There are many scary truths, half-truths, and total misconceptions about canine influenza, so our goal is to clear up any confusion by answering the most commonly asked questions about this serious disease.
What is canine influenza?
Canine influenza is a respiratory infection caused by the influenza virus that is seen in dogs in two manifestations—mild and severe.
- Mild — Dogs with the mild form of canine influenza typically have a persistent cough that can hang around for up to a month, and can be moist and productive, or dry and hacking, similar to kennel cough. Dogs with the mild form of influenza may also develop secondary bacterial infections, and have some mild nasal discharge. The mild form typically resolves on its own without antibiotics or antiviral medications.
- Severe — Dogs who have the severe form of canine influenza will present with more serious signs, such as a high fever and pneumonia. Rectal temperatures as high as 106oF—normal canine temperatures range from 101.5 to 102.5oF—are seen, as well as increased respiratory rate, difficulty breathing, and coughed-up blood. The most distressing aspect of severe canine influenza is the rapid onset of signs and potential rapid death.
How is canine influenza spread?
Unfortunately, the general canine population has not yet developed immunity to canine influenza. Additionally, the virus can evolve slightly from year to year, and has the potential to fly under the radar of your dog’s natural defenses.
Canine influenza is spread via aerosol transmission (i.e., sneezing or coughing), direct oral-nasal contact with infected dogs, or exposure to contaminated surfaces, such as exam tables, food bowls, or cages.
Is this disease new? Where did it come from?
Canine influenza was first seen in racing greyhounds in Florida in 2004, and has been reported in nearly every state since. The virus itself is closely related to equine influenza, which suggests that the canine virus evolved from the equine influenza virus.
How do I know if my dog has canine influenza?
While we may suspect canine influenza if your dog presents with clinical signs consistent with the disease, the only way we can definitively diagnose the disease is by submitting a nasal fluids sample to an outside laboratory for testing. If your dog has the mild influenza form, a definitive diagnosis may not be necessary, but for more severe cases, we would submit deep nasal swab samples to look for the presence of the virus.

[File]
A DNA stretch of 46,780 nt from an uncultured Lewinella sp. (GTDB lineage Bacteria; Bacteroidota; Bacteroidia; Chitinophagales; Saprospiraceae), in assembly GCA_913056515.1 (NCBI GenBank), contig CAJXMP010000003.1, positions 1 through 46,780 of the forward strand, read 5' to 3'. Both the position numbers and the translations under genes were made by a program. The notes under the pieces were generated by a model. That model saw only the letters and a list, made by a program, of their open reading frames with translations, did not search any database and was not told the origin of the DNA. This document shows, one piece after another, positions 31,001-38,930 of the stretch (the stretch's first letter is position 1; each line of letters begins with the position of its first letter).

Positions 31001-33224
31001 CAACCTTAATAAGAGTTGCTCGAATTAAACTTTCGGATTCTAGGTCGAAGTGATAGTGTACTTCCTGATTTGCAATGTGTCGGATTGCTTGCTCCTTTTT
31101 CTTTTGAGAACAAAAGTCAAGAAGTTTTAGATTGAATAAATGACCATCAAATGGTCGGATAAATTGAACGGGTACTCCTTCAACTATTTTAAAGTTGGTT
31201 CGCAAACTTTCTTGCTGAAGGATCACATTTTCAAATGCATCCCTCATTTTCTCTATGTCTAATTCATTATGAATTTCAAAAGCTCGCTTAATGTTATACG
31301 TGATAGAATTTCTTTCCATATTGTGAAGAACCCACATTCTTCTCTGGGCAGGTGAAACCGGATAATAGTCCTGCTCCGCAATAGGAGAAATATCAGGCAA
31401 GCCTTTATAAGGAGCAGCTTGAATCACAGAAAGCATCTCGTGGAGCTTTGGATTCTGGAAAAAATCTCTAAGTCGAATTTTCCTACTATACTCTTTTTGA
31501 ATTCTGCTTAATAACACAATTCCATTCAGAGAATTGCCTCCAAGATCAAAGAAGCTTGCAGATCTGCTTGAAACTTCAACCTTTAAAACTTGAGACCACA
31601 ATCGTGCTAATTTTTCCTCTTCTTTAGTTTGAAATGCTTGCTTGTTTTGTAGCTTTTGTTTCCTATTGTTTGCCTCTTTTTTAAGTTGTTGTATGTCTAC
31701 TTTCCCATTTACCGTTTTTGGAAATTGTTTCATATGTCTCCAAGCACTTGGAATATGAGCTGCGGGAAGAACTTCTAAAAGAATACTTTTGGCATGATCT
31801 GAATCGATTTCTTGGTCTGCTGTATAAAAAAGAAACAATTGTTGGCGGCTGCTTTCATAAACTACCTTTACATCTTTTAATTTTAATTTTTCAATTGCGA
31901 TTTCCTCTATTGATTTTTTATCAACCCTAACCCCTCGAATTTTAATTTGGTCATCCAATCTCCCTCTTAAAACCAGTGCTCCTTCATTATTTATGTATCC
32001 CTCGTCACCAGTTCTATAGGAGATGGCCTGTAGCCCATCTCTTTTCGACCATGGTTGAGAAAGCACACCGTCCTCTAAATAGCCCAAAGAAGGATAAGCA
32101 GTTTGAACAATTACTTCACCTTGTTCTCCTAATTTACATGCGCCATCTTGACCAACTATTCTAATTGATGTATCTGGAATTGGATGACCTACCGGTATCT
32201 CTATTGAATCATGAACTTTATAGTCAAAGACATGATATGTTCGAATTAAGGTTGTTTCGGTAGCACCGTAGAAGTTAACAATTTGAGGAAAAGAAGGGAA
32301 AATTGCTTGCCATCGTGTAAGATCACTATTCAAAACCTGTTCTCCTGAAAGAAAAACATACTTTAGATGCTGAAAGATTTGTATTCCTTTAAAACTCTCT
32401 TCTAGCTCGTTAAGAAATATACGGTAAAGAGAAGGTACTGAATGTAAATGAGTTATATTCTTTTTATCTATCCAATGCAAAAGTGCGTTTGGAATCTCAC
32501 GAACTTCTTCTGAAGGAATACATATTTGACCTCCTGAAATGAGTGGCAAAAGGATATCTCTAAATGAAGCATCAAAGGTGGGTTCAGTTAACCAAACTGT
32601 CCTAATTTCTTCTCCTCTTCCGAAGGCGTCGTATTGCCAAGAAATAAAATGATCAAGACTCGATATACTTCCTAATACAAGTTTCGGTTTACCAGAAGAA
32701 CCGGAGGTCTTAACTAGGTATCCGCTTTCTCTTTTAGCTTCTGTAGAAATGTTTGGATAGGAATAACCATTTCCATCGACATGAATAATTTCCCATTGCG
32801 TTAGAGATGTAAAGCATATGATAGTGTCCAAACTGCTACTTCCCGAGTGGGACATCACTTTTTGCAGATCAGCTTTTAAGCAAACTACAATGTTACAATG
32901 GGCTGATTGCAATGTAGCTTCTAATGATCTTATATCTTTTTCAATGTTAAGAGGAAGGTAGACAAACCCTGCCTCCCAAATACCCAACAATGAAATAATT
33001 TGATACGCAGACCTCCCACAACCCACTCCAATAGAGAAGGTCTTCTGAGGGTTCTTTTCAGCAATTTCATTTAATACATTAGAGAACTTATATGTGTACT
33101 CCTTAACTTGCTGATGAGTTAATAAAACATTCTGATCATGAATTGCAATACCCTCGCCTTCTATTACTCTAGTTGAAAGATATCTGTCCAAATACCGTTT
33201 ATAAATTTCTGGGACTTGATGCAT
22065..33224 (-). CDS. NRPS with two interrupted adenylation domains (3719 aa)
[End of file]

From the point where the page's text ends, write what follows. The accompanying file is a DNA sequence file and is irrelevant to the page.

What is the treatment for canine influenza?
Similarly to kennel cough, treatment may not be necessary if your dog has a mild influenza form. Some cases, however, may warrant supportive treatment that includes medications to reduce coughing, although we try to save antibiotics for severe or high-risk patients to limit the chances of antibiotic resistance.
If your dog has been diagnosed with severe influenza, we will probably hospitalize her. Treatment will be largely supportive, but we likely will also administer fluids and broad-spectrum antibiotics intravenously to combat secondary bacterial infections.
Can canine influenza spread to other family members?
Canine influenza currently only spreads among dogs. There is no evidence that canine influenza can spread to you, your children, or your other non-canine, four-legged family members.
How can I protect my dogs?
Currently, a canine influenza vaccine is available for at-risk dogs. If your dog receives the bordetella vaccine, he’ll likely be a candidate for the canine influenza vaccine as well. Depending on the local disease presence, our recommendations regarding the vaccine will vary from year to year. Unfortunately, the canine influenza vaccine cannot prevent infection, or prevent infected dogs from shedding the virus into the environment; however, the vaccine does reduce the severity of clinical signs and disease duration.
Our veterinary team can discuss your pet’s individual needs regarding the vaccine. For instance, if your pet is traveling to an area with a known outbreak, or she stays in a high-density facility, such as a boarding or daycare operation, an annual vaccination makes sense. The vaccine does not provide a one-size-fits-all influenza solution for dogs, so we should talk about the best option for your family at your next hospital visit.
You are no doubt asking if you should be worried about canine influenza, given all the scary information you have read. We know you love your dog, and it’s natural to worry about the ones we love. The truth is, most dogs who contract canine influenza develop the mild disease form, and unless there is a current outbreak in our area, your dog is extremely unlikely to be exposed to the virus.
Rest assured that if an outbreak occurs in our area, or the surrounding areas, we’ll alert all our clients to the threat, and then help you decide what is best for your dog and your family.
If you still have lingering doubts or questions about canine influenza, give us a call. We will happily set your mind at ease.
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